An Italian Moses and Mountaineer
Italian author Erri De Luca shares two passions with the Biblical lawgiver Moses: mountaineering and the Hebrew language. Such is the message of “And He Said,” translated from the Italian original which appeared from Feltrinelli Editore last year..
Born in 1950 in Naples, Luca was a militant leftist in “Lotta continua” (Continuous Struggle), a group which comprised several activists of Jewish origin, including Gad Lerner and Alexander Langer. After years in the masonry trade as a laborer, Luca became fascinated with the Bible and the Hebrew language, which he began to study in 1983 before making a humanitarian trip to Africa. This fascination increased, and Luca eventually produced translations into Italian of the Books of Exodus; Jonah; Ecclesiastes, and others. Luca also learned Yiddish in order to translate Itzhak Katzenelson’s poem “Song of the Murdered Jewish People,”, about the Warsaw Ghetto.
“And He Said” notes that Moses repeatedly climbed Sinai as the first alpinist in recorded history. An avid mountaineer himself, Luca describes the Hebrew language in lively poetic terms, likening the letter Yod to an “apostrophe located on top of a line, an almond on a branch.” Luca stresses the emotional ties between 20th century Jews and Southern Europeans who “boarded the same ships” as humble emigrants; Italians “fled poverty, and [Jews] the burning houses of pogroms.” Whereas Italians “left their bitter homeland, [Jews] went from one exile to another. We journeyed together to the four corners of the wind.” These emotional consonances inspired Luca to start every day at 5AM by reading a passage in Hebrew, although without any intention of actually converting to Judaism. As Luca puts it, “I share the journey of Judaism, not its arrival. My dwelling place is not in the Promised Land, but on the outskirts of the encampment…My share of manna is assured by readings in Hebrew, begun before each dawn.” Luca describes himself quixotically: “Just as a youth departing from his homeplace to follow a circus caravan, so did I begin to follow the people of Sinai.” Luca concludes that for him, Judaism is a “caravan pathway of consonants accompanied above and below the line by vowels flying hither and thither.”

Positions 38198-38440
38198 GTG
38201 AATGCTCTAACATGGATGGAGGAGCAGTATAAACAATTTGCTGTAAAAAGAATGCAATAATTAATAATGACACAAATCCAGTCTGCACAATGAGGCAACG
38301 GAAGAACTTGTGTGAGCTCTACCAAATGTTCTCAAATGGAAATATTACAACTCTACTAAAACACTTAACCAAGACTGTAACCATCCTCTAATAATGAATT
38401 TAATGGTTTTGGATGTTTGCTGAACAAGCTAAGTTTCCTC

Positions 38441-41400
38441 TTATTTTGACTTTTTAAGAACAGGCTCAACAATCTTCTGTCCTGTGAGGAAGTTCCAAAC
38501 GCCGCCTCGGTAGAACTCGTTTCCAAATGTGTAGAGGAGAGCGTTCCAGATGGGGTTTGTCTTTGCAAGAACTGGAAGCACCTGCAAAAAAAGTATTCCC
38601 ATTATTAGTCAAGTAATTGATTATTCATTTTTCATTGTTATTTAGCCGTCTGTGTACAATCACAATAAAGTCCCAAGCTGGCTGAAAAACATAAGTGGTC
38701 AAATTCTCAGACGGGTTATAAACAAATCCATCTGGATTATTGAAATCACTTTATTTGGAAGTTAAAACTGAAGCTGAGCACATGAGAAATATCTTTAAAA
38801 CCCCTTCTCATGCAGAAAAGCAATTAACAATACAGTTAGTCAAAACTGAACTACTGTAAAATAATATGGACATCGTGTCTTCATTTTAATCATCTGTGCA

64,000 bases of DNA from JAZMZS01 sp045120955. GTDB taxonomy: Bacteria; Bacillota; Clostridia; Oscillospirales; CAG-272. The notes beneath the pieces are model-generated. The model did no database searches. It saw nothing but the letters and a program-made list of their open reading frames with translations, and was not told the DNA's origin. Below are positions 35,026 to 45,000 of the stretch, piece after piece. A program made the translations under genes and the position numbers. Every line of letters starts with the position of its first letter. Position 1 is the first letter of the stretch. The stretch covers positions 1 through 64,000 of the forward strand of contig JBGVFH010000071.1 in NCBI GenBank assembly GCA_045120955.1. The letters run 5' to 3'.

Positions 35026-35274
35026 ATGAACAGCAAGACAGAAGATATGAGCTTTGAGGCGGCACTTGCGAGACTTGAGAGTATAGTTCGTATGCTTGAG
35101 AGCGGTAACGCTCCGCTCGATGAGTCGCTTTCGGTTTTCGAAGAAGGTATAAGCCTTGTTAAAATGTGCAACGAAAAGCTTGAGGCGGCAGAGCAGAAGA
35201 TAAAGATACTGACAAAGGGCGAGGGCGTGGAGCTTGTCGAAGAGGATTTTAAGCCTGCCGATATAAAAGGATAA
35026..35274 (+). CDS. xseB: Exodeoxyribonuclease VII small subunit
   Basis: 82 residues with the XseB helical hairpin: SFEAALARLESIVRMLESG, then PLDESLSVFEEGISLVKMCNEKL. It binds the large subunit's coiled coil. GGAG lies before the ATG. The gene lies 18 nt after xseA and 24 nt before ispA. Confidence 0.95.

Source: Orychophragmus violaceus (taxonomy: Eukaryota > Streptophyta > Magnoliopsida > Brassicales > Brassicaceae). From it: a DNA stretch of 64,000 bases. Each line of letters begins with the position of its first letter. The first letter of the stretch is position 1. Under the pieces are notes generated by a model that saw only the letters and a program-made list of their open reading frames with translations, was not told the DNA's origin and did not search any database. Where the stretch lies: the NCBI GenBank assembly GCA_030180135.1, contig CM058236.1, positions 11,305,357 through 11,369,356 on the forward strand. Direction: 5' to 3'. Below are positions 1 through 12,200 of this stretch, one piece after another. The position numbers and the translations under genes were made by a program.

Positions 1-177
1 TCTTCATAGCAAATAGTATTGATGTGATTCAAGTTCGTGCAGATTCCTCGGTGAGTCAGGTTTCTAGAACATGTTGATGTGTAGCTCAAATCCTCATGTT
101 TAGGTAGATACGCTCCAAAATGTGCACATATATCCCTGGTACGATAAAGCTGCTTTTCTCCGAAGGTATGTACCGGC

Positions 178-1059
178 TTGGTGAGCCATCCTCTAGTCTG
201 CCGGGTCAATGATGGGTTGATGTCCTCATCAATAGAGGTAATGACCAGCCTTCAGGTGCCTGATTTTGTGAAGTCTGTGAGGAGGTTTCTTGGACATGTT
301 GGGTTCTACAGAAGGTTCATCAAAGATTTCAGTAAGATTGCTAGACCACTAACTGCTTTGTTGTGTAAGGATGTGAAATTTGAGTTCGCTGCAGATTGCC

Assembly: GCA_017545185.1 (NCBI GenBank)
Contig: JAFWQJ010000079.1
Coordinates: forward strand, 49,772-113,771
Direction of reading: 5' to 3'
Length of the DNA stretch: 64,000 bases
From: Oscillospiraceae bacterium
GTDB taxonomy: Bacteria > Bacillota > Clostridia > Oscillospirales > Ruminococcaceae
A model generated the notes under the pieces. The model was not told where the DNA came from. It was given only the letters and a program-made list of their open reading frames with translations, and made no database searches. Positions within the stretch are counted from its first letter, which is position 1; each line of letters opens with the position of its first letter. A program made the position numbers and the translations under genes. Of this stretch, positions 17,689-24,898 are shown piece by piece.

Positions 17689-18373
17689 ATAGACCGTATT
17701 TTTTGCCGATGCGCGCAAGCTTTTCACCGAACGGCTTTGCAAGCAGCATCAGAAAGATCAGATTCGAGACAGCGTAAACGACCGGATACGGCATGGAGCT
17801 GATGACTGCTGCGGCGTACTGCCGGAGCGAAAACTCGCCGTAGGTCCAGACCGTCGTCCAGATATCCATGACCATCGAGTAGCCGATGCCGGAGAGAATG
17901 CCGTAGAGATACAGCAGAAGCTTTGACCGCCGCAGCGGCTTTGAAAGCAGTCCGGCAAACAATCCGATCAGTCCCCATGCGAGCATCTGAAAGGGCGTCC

“And He Said,” an ardent love letter to the Hebrew language, deserves prompt translation into English, as do Luca’s essays about Bible readings, “A Cloud-Carpet”; “Olive Pit”; and “My Tongue Doth Cleave to my Palate”, the last-mentioned an allusion to Psalm 137.
Listen to Erri de Luca on French radio here.
Watch Erri de Luca explain on Italian TV in 2011 why he wrote about Moses here.